Two contradictory methodologies?
There is a lot of talk about agility in business and especially in project management.
In agencies, management and coordination account for about one third of the effort spent on a project. To this must be added all the quality assurance activities required to achieve excellence, i.e. testing, reporting and debugging.
Communication, both internal (between development teams) and external (with the client), is also important to ensure that what we do is in line with the requirements and needs that the project must meet. We are aware that these needs can also change over time, depending on organisational requirements, technical feasibility or the client's strategic challenges.
Without a well-functioning methodological approach and smooth communication between all stakeholders, a large-scale project can quickly go off track and fail to meet at least one of the three key criteria of a project: quality, schedule and budget.
2 methodologies have been in conflict for several years. On the one hand, waterfall project management (based on the theory of step-by-step management) and on the other hand, agile project management (when the project is managed in an iterative way).
The first approach is organised around a succession of separate stages which must be validated one after the other. It offers a concrete result only at the very end of the process.
The second is based on the delivery of one or more intermediate deliverables called Minimal Viable Products (MVPs) which allow the client to test versions of the site or application under development, and sometimes even to launch them live.
"The waterfall model is a breakdown of project activities into linear sequential phases, where each phase depends on the deliverables of the previous one and corresponds to a specialization of tasks.The approach is typical for certain areas of engineering design. In software development, it tends to be among the less iterative and flexible approaches, as progress flows in largely one direction ("downwards" like a waterfall) through the phases of conception, initiation, analysis, design, construction, testing, deployment and maintenance" (Source)
Scrum model (Agile)
"Within project management, scrum is a framework for developing, delivering, and sustaining products in a complex environment, with an initial emphasis on software development, although it has been used in other fields including research, sales, marketing and advanced technologies. It is designed for teams of ten or fewer members, who break their work into goals that can be completed within time-boxed iterations, called sprints, no longer than one month and most commonly two weeks. The scrum team assess progress in time-boxed daily meetings of 15 minutes or less, called daily scrums (a form of stand-up meeting). At the end of the sprint, the team holds two further meetings: the sprint review which demonstrates the work done to stakeholders to elicit feedback, and sprint retrospective which enables the team to reflect and improve." (Source)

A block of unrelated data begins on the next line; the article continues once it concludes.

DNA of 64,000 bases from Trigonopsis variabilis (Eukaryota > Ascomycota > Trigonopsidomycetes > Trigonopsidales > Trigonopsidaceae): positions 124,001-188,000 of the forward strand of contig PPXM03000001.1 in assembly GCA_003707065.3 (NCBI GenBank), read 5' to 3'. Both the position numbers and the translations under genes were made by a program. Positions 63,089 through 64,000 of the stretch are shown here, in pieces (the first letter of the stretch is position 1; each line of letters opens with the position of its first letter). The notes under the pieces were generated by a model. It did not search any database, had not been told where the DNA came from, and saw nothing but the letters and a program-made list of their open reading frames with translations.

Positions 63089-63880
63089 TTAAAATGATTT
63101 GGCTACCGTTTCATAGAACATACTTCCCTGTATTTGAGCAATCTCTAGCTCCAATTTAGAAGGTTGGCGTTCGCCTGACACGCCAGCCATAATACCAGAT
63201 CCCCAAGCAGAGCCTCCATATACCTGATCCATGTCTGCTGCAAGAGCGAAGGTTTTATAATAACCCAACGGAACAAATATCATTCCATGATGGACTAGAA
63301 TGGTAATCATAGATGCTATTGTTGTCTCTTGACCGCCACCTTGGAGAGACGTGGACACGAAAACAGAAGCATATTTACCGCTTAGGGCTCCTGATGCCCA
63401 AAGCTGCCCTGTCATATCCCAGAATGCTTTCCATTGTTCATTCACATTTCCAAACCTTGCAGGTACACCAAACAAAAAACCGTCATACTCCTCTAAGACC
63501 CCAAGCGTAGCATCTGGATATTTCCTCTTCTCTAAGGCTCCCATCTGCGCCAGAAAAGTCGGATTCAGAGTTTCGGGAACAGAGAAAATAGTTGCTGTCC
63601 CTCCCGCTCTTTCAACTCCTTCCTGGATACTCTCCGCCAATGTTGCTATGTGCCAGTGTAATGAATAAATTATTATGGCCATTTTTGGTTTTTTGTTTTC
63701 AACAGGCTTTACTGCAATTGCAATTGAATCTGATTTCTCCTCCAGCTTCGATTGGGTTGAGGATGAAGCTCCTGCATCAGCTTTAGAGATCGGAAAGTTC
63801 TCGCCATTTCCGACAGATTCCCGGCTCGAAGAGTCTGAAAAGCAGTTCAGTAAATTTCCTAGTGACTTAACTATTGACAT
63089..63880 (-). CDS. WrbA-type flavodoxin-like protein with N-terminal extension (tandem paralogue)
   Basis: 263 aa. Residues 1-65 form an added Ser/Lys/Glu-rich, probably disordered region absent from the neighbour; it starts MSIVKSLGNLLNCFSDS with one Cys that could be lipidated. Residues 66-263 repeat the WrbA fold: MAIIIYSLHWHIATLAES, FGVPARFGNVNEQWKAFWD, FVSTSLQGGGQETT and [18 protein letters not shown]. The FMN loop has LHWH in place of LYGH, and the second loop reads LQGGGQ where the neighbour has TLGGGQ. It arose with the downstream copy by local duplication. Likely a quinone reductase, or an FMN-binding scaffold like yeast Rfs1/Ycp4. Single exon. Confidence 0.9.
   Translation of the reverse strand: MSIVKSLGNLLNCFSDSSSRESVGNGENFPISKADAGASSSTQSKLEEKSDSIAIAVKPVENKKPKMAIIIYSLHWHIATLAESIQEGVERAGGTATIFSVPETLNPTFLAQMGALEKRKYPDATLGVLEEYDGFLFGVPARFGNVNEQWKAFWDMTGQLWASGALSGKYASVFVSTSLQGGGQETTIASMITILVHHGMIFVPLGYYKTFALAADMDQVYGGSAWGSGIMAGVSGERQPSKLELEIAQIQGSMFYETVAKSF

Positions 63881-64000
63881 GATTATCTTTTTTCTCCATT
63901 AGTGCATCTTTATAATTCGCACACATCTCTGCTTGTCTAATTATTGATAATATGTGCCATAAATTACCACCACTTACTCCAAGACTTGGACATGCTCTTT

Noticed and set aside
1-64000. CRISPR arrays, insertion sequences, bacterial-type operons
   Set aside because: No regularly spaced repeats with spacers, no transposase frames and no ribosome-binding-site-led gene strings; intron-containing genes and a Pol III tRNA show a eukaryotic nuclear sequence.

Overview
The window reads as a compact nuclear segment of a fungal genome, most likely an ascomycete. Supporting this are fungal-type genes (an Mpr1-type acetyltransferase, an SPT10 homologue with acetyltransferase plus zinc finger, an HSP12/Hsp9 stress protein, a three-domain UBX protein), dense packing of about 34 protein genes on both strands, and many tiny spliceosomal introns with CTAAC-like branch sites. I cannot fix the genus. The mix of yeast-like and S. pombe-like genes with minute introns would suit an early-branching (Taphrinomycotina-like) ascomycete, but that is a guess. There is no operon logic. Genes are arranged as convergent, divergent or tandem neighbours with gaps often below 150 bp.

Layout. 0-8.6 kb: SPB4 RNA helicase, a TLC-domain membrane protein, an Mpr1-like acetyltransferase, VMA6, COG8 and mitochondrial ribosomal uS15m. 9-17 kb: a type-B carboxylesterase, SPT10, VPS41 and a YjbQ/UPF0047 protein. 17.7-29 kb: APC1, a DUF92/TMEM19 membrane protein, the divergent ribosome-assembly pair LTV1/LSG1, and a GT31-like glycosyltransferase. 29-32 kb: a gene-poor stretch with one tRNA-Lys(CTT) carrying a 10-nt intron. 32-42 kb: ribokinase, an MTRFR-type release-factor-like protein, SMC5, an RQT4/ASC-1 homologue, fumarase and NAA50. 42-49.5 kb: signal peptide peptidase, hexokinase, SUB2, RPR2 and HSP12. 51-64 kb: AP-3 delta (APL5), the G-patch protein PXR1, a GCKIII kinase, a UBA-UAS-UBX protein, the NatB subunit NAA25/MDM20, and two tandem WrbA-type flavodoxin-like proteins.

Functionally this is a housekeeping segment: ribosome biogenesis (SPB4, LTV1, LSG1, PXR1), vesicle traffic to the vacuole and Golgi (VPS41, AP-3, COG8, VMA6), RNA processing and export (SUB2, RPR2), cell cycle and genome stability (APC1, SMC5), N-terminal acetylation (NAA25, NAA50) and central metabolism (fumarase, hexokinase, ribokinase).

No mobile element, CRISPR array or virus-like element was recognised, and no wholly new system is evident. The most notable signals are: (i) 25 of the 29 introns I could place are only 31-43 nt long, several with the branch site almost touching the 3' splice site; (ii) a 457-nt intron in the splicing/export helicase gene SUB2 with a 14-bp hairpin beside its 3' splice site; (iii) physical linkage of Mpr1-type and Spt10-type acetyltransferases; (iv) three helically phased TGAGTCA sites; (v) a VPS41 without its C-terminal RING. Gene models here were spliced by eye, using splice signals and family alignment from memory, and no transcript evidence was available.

The waterfall approach has proved its worth in certain fields of activity (construction sector, manufacturing industries, etc.) due to the high material constraints, particularly in the case of modifications during conception. With the emergence of Internet, its exponential growth and the digitisation of products and services, this approach was no longer fully adapted to the development of software solutions.
This is why the world of software development, agencies, start-ups and also companies have progressively adopted the Agile approach to better adapt to the reality of their sector.
Our methodology: hybrid management
Although we are convinced of the Agile approach and have integrated the main principles of the Scrum methodology, we realized that it did not always work in the same way with our clients' organization and especially in the way they are used to manage their digital projects.
Taking into account that many companies have not yet fully completed their digital transformation and based on more than 15 years of experience in the industry, we have come to the conclusion that only a pragmatic and flexible approach can achieve our clients' objectives, while respecting the above-mentioned requirements: quality, planning and budget.
In practice, we recommend splitting ambitious projects into two main phases in order to limit the risk of problems.
Phase 1 : Waterfall
The first phase is essentially dedicated to analysing the current situation: understanding the strategic issues, technical constraints, but also co-creation, user experience design, graphic direction and creation of a first backlog.
This process is not rigid. If the contractual framework allows it and mutual trust is established, it is quite possible to start certain sprints of the second phase.
Phase 2 : Iterative
The actual development phase takes place in iterative mode. We also include in this phase the production of all wireframes and graphic mock-ups for the Mobile and Desktop.
A win win win formula
By undertaking the analysis phase of the project in the traditional way, we find that it gives reassurance to our interlocutors and allows them to become involved more quickly and easily.
Then, when it comes to the development phase, the iterative mode allows us to respond to the natural need for adjustments resulting from the context becoming more and more tangible with each delivery.
It is here that the project can benefit from significant improvements over the initial plan, but also avoid the frustrations inherent in unchangeable initial choices resulting from a waterfall method implemented from start to finish. The collaboration then naturally becomes a rewarding, fulfilling and constructive working experience in the long term.
In conclusion, a win, win, win formula!
Would you like to test our hybrid method?